The story of driver Abdul Malek of the Directorate General of Health Services (DGHS), who was arrested on Sunday for allegedly accumulating immense wealth during his 35-year stint at the DGHS, is proof—if any more proof was ever needed—of how entrenched corruption has become in Bangladesh, and how deep the rabbit hole goes, from the top brass down to the lowest level of hierarchy. According to a report by The Daily Star quoting Rab officials, Malek has amassed wealth worth more than Tk 100 crore. He owns two seven-storied buildings consisting of 24 flats in the capital's Dakkhin Kamarpara area. He also owns several plots in different parts of the city. In one of these plots in Dhanmondi, he has a building now under construction. He also has a dairy farm on a 15-katha land plot in Dakkhin Kamarpara.
Initial investigations reveal that Malek borrowed a familiar playbook to build his little empire: abusing his connections to allow illegal recruitments, including of seven members of his own family, manipulating transfers and promotions, and even trading in "fake currencies". He used the front of his Health Directorate Drivers Association, of which he was the president, to exert his influence. Could a driver have done all this on his own? Who were his enablers and connections? How could someone so corrupt survive for so long without scrutiny or facing the consequences of his actions? These are questions that investigators need to look into and act upon.
Unfortunately, when it comes to facing corruption charges, we have often seen how low-level government employees were charged and investigated while their enablers—high-ranking officials without whose blessing and support they couldn't have gone far—elude detection. More often than not, even investigations into low-level corruption eventually fall by the wayside, thereby creating a culture of impunity that benefits all in the nexus. We're told that the Anti-Corruption Commission has been carrying out enquiries against 45 officials and staffers of DGHS, including Malek, since 2019. Recently, notices were issued against 12 of them—all low-level or mid-level employees. But what of their enablers? Are we to believe that their superiors had no knowledge of what was going on right under their noses? Unsurprisingly, Malek's former boss at the DGHS denied any knowledge of his corrupt activities.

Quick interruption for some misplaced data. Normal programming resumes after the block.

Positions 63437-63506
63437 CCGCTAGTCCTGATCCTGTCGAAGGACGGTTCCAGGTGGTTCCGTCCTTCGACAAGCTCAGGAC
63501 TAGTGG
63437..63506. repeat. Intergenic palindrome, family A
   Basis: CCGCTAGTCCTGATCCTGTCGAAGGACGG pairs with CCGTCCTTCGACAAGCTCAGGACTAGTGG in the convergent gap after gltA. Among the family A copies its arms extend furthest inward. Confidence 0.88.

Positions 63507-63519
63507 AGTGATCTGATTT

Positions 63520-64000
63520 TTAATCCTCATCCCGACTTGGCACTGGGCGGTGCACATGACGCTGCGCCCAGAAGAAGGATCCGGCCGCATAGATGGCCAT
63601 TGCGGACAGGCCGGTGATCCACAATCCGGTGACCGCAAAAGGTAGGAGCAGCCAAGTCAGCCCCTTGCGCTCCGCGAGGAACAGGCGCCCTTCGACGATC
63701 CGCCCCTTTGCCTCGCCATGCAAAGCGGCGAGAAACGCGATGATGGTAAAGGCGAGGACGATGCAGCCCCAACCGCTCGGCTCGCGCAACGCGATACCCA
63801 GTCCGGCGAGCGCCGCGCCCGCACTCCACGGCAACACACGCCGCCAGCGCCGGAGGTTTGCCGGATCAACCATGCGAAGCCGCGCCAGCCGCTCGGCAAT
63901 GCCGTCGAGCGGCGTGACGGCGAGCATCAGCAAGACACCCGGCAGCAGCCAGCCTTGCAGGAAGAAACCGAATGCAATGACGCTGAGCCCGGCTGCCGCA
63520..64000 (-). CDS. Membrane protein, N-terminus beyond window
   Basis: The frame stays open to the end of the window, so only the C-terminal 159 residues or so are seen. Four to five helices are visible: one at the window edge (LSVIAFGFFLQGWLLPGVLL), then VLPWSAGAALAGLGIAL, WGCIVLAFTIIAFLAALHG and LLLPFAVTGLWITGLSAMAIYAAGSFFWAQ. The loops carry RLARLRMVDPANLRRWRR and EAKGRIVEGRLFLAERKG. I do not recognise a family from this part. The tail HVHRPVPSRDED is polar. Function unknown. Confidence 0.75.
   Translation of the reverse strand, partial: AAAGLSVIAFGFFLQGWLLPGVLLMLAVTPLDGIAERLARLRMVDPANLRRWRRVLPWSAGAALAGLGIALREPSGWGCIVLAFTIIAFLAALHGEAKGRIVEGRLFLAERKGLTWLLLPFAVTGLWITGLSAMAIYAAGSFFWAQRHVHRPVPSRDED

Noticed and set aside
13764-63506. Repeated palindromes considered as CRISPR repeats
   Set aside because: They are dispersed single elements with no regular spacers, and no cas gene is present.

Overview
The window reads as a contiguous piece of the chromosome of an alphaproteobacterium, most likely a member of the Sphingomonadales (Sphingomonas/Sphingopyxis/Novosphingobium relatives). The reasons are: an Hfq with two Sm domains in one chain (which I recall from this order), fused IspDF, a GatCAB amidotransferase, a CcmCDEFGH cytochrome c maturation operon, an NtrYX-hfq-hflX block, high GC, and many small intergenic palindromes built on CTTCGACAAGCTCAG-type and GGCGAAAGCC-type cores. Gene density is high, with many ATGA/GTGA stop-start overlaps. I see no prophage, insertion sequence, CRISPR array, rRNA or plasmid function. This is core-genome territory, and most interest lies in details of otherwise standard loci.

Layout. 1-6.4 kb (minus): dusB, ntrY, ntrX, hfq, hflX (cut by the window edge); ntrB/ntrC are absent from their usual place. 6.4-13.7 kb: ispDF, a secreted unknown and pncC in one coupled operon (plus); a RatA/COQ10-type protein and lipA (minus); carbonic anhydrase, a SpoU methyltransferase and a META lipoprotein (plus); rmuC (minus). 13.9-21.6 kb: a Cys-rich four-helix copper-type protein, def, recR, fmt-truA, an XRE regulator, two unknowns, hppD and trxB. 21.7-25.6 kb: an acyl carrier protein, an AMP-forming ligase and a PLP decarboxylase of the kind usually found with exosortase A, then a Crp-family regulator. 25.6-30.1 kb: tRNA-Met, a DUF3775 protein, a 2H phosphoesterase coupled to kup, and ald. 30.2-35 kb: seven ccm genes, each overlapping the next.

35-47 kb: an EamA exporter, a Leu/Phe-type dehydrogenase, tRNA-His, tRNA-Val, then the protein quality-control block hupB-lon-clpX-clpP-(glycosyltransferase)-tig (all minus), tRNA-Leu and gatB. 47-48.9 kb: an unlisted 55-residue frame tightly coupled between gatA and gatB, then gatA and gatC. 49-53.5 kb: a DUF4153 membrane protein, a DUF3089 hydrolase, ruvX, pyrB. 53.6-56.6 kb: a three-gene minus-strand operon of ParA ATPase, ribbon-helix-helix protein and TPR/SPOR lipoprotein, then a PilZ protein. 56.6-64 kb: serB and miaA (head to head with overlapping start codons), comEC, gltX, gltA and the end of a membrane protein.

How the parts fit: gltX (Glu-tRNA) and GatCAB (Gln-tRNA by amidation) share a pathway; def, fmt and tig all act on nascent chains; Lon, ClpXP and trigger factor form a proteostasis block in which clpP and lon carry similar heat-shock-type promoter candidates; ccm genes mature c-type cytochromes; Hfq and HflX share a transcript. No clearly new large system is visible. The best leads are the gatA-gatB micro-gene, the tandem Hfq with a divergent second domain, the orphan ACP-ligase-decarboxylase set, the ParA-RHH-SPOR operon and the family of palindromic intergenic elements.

The government must break this culture of deniability if corruption is truly to be eradicated. Malek must face the consequences of his actions. But he was not a lone wolf, and so any investigation into his crimes must look into the role his superiors and enablers played in his rise up the ladder. Unless those powerful backstage players in the DGHS and the health ministry are also brought to account, transparency and accountability, which is so crucial for the operation of these vital public institutions, will remain a distant dream.